Across the country, parents and concerned citizens are rising up against unresponsive left-wing school boards, most of which have been put in place without much public oversight by far-left teachers’ unions. The movement for reform has now reached as far as San Francisco:
Three San Francisco school board members are heading to a recall election early next year after the city’s elections department confirmed the organizers of the recall collected and submitted enough signatures from registered voters.
The organizers of the recall campaign told National Review in September that they were confident they would get the recall on the ballot. They say they submitted more than 80,000 signatures from registered San Francisco voters for each of the three races, far more than the 51,325 verified signatures they needed to get on the ballot.
The grounds for the recall are typical of those we are seeing nationwide:
Siva Raj and his partner, Autumn Looijen, spearheaded the recall effort in February when they grew frustrated that the school board wasn’t prioritizing reopening public schools closed during the coronavirus pandemic. Rather than working on a reopening plan, it appeared to Raj and others that the board was focusing its energy on social justice issues: rechristening schools named after such troubling American figures as Abraham Lincoln and Paul Revere, making a highly-selective magnet school more diverse, and deciding if a gay white dad was diverse enough to join a volunteer parent committee made up exclusively of women.
While the phrase “critical race theory” doesn’t appear in the article, it is implicit in the attacks on the “troubling” Abraham Lincoln and Paul Revere and the other issues raised. (Parenthetically, I have no idea what is “troubling” about Paul Revere, but no doubt the leftists can come up with something. Maybe it is a retrospective OSHA violation, since his apprentice Johnny Tremain burned his hand while working in Revere’s shop.)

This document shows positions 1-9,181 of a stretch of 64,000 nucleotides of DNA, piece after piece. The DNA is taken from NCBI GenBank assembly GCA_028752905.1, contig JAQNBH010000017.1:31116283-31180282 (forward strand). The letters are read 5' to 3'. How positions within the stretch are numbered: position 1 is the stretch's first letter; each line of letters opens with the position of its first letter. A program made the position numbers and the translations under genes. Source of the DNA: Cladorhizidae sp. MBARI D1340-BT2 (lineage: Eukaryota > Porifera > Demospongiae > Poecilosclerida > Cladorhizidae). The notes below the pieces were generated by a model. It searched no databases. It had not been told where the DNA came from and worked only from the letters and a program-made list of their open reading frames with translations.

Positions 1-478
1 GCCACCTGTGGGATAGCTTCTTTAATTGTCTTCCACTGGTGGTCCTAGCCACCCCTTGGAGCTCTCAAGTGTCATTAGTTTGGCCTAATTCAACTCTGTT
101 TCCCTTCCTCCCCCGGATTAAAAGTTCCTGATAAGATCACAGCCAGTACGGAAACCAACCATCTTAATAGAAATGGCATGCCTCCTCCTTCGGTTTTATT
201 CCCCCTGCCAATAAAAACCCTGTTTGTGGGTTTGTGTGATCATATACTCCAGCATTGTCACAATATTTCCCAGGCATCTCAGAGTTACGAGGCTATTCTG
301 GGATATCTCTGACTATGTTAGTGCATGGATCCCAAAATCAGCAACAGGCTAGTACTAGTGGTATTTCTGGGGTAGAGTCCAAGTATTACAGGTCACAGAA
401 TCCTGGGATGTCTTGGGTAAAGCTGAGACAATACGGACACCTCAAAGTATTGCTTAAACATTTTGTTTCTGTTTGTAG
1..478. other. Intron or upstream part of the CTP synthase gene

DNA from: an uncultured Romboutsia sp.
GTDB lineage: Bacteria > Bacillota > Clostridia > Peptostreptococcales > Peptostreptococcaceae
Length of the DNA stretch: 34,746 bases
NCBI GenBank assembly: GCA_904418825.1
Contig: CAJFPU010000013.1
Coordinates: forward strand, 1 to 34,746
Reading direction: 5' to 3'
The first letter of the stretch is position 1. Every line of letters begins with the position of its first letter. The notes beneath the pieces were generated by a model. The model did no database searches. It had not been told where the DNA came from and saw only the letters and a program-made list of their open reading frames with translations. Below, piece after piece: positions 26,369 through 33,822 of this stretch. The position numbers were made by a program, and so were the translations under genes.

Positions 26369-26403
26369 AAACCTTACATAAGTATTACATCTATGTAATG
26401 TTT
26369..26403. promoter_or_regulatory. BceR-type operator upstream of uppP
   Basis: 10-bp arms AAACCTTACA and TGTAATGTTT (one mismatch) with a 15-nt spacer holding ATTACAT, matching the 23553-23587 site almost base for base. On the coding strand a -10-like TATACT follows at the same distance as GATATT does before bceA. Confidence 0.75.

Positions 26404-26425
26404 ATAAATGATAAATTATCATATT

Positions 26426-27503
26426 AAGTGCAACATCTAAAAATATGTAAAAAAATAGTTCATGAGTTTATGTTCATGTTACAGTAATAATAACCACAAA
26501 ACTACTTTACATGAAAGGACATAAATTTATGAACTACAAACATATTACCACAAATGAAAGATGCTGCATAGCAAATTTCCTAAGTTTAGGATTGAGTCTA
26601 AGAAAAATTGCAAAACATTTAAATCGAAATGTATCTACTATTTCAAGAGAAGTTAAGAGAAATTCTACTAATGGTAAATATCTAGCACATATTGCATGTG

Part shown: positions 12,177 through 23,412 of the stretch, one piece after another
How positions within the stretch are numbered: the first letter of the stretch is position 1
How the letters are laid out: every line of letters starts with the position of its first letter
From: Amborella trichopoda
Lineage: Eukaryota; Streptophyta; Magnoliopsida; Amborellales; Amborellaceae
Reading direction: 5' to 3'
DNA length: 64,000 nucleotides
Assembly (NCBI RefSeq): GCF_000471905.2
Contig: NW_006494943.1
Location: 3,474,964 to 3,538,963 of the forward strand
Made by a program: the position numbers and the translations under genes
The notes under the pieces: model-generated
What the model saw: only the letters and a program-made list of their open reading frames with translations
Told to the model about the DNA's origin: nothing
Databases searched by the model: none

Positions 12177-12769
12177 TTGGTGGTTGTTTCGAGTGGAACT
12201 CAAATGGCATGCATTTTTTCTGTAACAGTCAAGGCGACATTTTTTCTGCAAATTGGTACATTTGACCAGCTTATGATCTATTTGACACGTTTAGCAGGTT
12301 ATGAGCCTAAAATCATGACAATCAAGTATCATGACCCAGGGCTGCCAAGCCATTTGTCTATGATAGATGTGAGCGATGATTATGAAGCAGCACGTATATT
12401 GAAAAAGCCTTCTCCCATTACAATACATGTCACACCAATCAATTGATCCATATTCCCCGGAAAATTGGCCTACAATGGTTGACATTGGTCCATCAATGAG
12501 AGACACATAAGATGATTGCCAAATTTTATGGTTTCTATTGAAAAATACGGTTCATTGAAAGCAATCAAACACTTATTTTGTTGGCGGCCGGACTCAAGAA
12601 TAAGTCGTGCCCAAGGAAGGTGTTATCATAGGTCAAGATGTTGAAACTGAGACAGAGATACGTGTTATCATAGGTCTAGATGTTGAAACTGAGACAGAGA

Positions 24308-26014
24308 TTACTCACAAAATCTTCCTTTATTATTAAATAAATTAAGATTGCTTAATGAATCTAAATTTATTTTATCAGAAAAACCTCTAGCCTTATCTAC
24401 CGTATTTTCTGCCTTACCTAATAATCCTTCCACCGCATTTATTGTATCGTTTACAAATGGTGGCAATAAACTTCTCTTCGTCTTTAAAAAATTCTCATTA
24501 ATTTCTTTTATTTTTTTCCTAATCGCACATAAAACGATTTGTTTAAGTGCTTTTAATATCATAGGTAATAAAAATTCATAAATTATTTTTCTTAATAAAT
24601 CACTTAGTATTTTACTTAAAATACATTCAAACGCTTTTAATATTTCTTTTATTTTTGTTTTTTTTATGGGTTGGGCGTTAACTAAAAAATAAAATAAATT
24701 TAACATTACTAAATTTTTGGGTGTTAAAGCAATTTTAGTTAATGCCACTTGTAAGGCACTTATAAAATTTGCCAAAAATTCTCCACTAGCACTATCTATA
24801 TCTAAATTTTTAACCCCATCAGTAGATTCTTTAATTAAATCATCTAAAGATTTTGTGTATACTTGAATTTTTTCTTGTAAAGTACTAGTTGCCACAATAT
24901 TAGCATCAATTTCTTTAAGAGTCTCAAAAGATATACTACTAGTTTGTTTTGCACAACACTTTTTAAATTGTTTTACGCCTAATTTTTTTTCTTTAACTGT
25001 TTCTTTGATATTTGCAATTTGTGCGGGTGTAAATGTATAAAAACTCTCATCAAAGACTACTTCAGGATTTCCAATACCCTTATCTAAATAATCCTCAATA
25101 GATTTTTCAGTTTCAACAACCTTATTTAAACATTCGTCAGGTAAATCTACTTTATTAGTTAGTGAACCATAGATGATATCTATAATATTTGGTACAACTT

Then, of course, we have the issue of the school board’s basic competence–again, something we see in one district after another:
The district also is facing a budget deficit of well over $100 million, a drop in enrollment, and significant learning loss, especially among underprivileged kids, Raj said.
Will the recall succeed, or will it fizzle out like the attempted recall of Governor Newsom?
Raj said he’s confident voters will recall the board members in February, citing polling that has shown public dissatisfaction with the board’s performance, and the general energy around the recall effort. Even if the recall ultimately is not successful, he said they’ve already made an impact.
“There’s been this entire grassroots community that’s emerged that is absolutely passionate about public education, and is not going to go away,” Raj said. “We are here. We are going to make sure our schools serve our children. And you can’t wish us away anymore.”
I certainly hope the rebels win, but Raj’s point is well taken. For a generation, most parents have turned the education of their children over to their local public schools, in part because they were too busy to do anything else. But that is changing. Public attention–especially parental attention–has focused on the public schools over the last couple of years, and most parents don’t like what they see. Prospects for reform are bright, whether that reform means voting corrupt union proxies off school boards, promoting charter schools, or taking one’s children out of the public system altogether, through home schooling or private education.